Crossover Cinema: A Hybrid Culture


Crossover cinema is used to encapsulate an emerging form of cinema that crosses cultural borders at the stage of conceptualization and production and hence manifests a hybrid cinematic grammar at the textual level, as well as crossing over in terms of its distribution and reception’ (Khorana, 2013)

This idea of ‘Crossover cinema’ has allowed audiences to enhance their understanding of other cultures, through the inclusion of their own cinematic culture as well as others. The representation of diaspora through mainstream media and diasporic media allows those communities to maintain links to their origin whilst increasing their connection to the industrialised worlds and enhancing their confidence in different social situations. Although various positive outcomes exist when it comes to crossover cinema, it may also have a negative impact on an audience’s perception of another culture.


Slumdog Millionaire (2008) is a prominent example of crossover cinema in Western culture. It is seen as an authentic representation of slum life in India from a Western perspective. “Slumdog Millionaire…literally crossed over to the main (nonforeign) group…The film’s cross-cultural affiliations no longer rendered it foreign, and this is an important indicator of its crossover production, content, and appeal.” (Khorana, 2013) The film’s director, Danny Boyle, is of British origin, which seemingly undermined the authenticity of the Indian life, as it contained large amounts of British influence and showed a mostly negative perspective of the Indian culture.

Essentially, whilst crossover films can have a negative impact on the way other cultures are perceived, intercultural communication and understanding can be improved through accurate representation and thus enhance the lives of diasporic communities.


Khorana. S, 2013, ‘Crossover cinema: a conceptual and genealogical overview’, University of Wollongong Research Online, viewed 3 September 16 <http://ro.uow.edu.au/cgi/viewcontent.cgi?article=2020&context=lhapapers>


Global Film: The Nollywood Industry

In Western culture, a Global film is considered to be a production that is not made in the major western countries, such as the UK, the US, Canada, etc. The emergence of global film industries, such as Nollywood and Korean films, have contributed to the increasing globalisation of film.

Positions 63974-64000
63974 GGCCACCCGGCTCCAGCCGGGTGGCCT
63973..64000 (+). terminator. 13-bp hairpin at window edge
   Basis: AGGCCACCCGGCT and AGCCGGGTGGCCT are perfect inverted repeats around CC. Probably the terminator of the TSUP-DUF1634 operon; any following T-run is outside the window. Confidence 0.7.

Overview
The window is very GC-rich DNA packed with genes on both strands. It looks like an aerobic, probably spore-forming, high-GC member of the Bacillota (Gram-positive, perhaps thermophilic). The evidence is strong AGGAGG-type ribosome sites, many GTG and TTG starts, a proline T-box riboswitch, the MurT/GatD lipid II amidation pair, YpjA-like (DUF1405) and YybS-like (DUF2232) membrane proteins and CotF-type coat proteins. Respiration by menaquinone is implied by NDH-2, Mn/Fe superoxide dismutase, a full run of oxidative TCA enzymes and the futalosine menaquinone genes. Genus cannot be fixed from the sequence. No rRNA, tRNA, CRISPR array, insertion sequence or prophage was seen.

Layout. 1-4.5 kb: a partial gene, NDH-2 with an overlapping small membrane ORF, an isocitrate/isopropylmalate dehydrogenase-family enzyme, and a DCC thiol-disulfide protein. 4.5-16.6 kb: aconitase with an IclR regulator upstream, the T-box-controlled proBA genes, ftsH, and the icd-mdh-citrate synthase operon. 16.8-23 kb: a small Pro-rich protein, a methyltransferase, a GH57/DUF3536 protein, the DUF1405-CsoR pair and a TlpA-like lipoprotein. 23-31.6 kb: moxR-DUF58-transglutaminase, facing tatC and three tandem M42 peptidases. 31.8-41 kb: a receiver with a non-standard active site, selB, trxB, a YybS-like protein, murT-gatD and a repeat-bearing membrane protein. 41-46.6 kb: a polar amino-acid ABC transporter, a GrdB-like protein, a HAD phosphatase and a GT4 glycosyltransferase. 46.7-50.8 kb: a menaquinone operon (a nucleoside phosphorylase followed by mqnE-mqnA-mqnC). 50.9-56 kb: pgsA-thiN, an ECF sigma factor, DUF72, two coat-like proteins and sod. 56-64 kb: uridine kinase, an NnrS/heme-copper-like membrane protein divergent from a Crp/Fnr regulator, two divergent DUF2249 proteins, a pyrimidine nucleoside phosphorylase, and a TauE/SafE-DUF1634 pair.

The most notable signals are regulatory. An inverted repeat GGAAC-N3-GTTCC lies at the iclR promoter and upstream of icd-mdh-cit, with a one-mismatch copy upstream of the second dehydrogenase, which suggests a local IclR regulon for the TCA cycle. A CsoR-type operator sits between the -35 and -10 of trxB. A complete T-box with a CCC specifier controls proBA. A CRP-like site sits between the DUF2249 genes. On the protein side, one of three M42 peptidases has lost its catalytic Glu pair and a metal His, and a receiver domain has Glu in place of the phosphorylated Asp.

Beginning in the early 1990’s, Nollywood has become the second largest film industry in the world, producing over 2000 films a year. These films are relatively low budget, thus producing fairly low quality films that are released straight to video, rather than being released in a cinema. This is due to the feeling of insecurity amongst Nollywood audiences, as there is a lack of safety outside of the home.


These films have become vital to the economic and social growth of Nigeria as well as Africa as a whole, as it has become a cultural phenomenon amongst local audiences. While it has not entirely popularized itself outside of Africa, the production themes and characters have become central to the representation of local audiences in cinematic productions. “While there is no doubt that Nollywood exhibits the hybrid character that is obvious in many forms of African popular arts, it is its acute notation of locality that gives it an unprecedented acceptability as the local cinematic expression in Nigeria and indeed in Africa.” (Okome, 2007) The uniqueness of the production of Nollywood films provides a deeper insight to the Nigerian culture than would otherwise be visible in western culture.

These films ultimately generate a sense of community amongst the creators and audiences of Nigerian cinema, thus allowing it to thrive as a film industry.


Okome. O, 2007, ‘Nollywood: Spectatorship, Audience and the Sites of Consumption’, Postcolonial Text, Vol 3, No 2, viewed 4 September 16 < http://postcolonial.univ-paris13.fr/index.php/pct/article/viewFile/763/425>